That's been the strategy for a handful of private equity firms that have recently chosen to reunite with a former portfolio company. In some cases, investors have bought back into a business after it's grown substantially. In others, they've returned to help pull the company out of financial struggles. And in both cases, some of these deals have stretched into the billions.
Here's a list of companies that have recently rejoined forces with their past PE owners.
Smart & FinalEarlier this month, Leon Black's Apollo Global Management announced it would take grocery store chain Smart & Final private for $6.50 per share, or about $1.1 billion, including debt. The deal marked a 21% premium to the California-based company's closing price the day before the agreement was announced. It also marked a premium to the roughly $813 million Apollo paid in 2007 to take the company private for the first time.
In 2012, the New York-based buyout shop sold Smart & Final to Ares Management for about $975 million, including debt. Two years later, Ares took the business public again, raising about $161 million by selling 13.5 million shares at $12 apiece. Smart & Final has since struggled in the hyper-competitive supermarket space. Apollo's turnaround strategy will involve splitting the business into separate units; one will consist of its network of 257 discount grocery stores and the other will be a foodservice operation for restaurants and other food companies, per Reuters.
AssuredPartnersIn February, Chicago-based GTCR agreed to purchase insurance brokerage AssuredPartners from Apax Partners for a reported $5.1 billion, including debt, marking one of the first mega-deals of 2019. It also marked a return to running an insurance business for GTCR, which originally launched AssuredPartners in 2011 and then sold the Florida-based business to a pair of funds associated with Apax four years later. GTCR retained a minority stake in the company as part of the deal.
That proved to be a wise decision. Under Apax's guidance, AssuredPartners, which specializes in casualty, property and employee insurance, claims to have completed a staggering 124 acquisitions while investing in IT, infrastructure and more. The company reported that, as a result, its revenue and EBITDA have more than doubled, with the former figure exceeding $1.1 billion annually.
GlobalTranzPerhaps sensing that the recent boom in transportation tech companies could help juice future returns, Providence Equity Partners agreed to acquire GlobalTranz from The Jordan Company in April. The announcement came just 10 months after Providence and a slew of other investors announced it would sell the provider of logistics software for the trucking industry to TJC for around $400 million, per reports.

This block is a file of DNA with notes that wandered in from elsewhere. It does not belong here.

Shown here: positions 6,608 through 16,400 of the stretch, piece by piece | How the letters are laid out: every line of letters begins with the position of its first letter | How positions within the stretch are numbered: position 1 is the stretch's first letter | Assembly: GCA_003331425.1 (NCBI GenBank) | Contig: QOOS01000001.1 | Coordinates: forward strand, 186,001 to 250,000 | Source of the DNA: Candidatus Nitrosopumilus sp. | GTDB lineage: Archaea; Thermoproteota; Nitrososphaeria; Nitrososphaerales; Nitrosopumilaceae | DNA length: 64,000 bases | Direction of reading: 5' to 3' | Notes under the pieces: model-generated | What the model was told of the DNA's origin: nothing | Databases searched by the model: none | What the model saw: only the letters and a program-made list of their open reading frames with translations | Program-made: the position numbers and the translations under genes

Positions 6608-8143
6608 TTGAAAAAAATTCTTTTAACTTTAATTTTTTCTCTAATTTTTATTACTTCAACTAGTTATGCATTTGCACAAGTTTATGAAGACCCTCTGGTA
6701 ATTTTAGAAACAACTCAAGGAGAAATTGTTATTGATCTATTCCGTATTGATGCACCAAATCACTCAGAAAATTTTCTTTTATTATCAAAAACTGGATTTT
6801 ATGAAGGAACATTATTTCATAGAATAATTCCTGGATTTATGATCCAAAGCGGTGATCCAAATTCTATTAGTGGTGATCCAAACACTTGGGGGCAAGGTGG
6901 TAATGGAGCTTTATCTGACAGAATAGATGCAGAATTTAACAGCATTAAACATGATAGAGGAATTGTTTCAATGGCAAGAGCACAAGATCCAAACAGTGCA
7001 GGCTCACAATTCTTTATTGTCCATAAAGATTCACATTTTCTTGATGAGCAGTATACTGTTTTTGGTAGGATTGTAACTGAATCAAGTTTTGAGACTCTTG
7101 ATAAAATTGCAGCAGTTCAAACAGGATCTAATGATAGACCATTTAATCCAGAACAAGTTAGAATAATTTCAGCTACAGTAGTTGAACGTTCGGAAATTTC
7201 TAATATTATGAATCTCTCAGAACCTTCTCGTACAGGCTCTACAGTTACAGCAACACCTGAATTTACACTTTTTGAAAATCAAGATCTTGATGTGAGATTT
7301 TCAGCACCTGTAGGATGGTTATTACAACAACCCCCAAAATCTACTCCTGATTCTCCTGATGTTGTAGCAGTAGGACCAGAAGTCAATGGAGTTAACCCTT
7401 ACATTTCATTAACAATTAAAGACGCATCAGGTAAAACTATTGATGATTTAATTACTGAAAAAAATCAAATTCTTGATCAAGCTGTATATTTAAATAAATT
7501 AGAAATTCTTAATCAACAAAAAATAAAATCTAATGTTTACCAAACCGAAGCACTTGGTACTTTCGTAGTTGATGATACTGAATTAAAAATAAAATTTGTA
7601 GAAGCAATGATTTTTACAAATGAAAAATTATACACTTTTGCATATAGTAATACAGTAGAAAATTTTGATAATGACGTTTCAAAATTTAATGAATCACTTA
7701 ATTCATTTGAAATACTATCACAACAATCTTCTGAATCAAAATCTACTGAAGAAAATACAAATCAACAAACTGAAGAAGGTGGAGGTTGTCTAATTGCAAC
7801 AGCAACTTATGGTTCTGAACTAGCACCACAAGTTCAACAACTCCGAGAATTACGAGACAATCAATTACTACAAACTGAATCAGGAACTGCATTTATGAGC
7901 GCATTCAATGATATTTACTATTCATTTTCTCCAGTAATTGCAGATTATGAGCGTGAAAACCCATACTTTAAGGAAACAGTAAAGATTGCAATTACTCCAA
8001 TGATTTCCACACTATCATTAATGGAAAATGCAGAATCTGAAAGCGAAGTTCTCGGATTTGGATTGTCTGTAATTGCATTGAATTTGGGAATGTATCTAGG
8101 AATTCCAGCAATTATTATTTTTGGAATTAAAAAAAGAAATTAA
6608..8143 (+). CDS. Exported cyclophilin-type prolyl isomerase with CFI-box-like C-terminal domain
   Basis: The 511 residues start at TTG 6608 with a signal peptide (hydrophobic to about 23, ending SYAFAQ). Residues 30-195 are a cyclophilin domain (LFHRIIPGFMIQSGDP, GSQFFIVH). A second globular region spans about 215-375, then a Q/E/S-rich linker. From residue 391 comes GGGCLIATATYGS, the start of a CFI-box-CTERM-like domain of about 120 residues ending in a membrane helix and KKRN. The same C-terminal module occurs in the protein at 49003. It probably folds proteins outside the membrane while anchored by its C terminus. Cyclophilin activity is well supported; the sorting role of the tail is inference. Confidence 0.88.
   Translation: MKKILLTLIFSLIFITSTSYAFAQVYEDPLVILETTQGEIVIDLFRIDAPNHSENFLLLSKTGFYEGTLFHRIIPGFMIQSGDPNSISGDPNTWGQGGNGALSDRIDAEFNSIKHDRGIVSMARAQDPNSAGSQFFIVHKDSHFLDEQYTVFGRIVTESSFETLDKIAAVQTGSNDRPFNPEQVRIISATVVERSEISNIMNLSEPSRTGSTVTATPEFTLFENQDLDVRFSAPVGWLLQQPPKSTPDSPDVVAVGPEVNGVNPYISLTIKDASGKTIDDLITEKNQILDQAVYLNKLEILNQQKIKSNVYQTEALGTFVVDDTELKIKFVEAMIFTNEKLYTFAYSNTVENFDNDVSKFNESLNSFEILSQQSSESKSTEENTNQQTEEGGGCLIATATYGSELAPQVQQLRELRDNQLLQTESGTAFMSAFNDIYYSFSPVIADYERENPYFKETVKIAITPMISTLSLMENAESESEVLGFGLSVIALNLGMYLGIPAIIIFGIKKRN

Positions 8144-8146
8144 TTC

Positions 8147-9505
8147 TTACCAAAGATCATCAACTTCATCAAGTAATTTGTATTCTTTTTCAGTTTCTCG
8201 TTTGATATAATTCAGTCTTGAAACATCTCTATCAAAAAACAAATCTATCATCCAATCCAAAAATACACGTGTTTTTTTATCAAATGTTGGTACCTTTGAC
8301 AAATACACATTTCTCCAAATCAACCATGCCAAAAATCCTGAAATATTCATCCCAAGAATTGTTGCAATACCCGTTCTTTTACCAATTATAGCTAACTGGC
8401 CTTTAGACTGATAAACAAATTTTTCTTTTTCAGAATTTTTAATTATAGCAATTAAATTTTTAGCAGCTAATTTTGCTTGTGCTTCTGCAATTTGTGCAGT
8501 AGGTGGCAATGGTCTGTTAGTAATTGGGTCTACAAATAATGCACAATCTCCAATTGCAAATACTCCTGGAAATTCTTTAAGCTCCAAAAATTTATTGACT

So why would a private equity firm sell a company in less than a year? Apparently, TJC was poised to realize a 100% return on its initial investment, according to reports. Providence Equity, in turn, was ready to purchase a company it first backed through its growth arm in a $40 million Series C in 2014 after pulling in more than $4.4 billion for its latest flagship buyout fund.
LogicorBlackstone announced a massive exit in June 2017 when it agreed to sell Logicor, an operator of warehouses across the globe, to sovereign wealth fund China Investment Corp. for €12.25 billion (about $13.8 billion at today's conversion rate). But the buyout juggernaut simply couldn't stay away, buying back a 10% stake in the business it originally launched in 2012 through its $2 billion Europe-based real estate fund in December 2017. As part of the agreement, Blackstone agreed to operate Logicor's warehouses and other related properties, which at the time spanned 147 million square feet of space across 17 countries.
GenesisCareLast October, KKR joined in on the buyback trend when it agreed to purchase a 20% stake in GenesisCare for A$400 million (about $287 million at today's conversion rate), with the option to invest an additional A$250 million more in the Australian provider of cancer and cardiac treatment clinics. The firm originally purchased a majority stake in GenesisCare for A$600 million in 2012 before selling it off four years later to a consortium backed by China Resources and Macquarie Capital.
AhlsellWhen CVC Capital Partners took Ahlsell public in 2016 for $770 million, it reportedly marked the largest initial public offering in Sweden in 16 years. Just three years later, the UK-based buyout shop has repurchased the Nordic maker of plumbing and electrical equipment it first acquired in 2012. In December, the firm offered to take the business private for 24 billion Swedish crowns (about $2.65 billion), or about 55 crowns per share, a move that would see it purchase the remaining shares in the business it doesn't already own. After a review period, the deal was completed in February.
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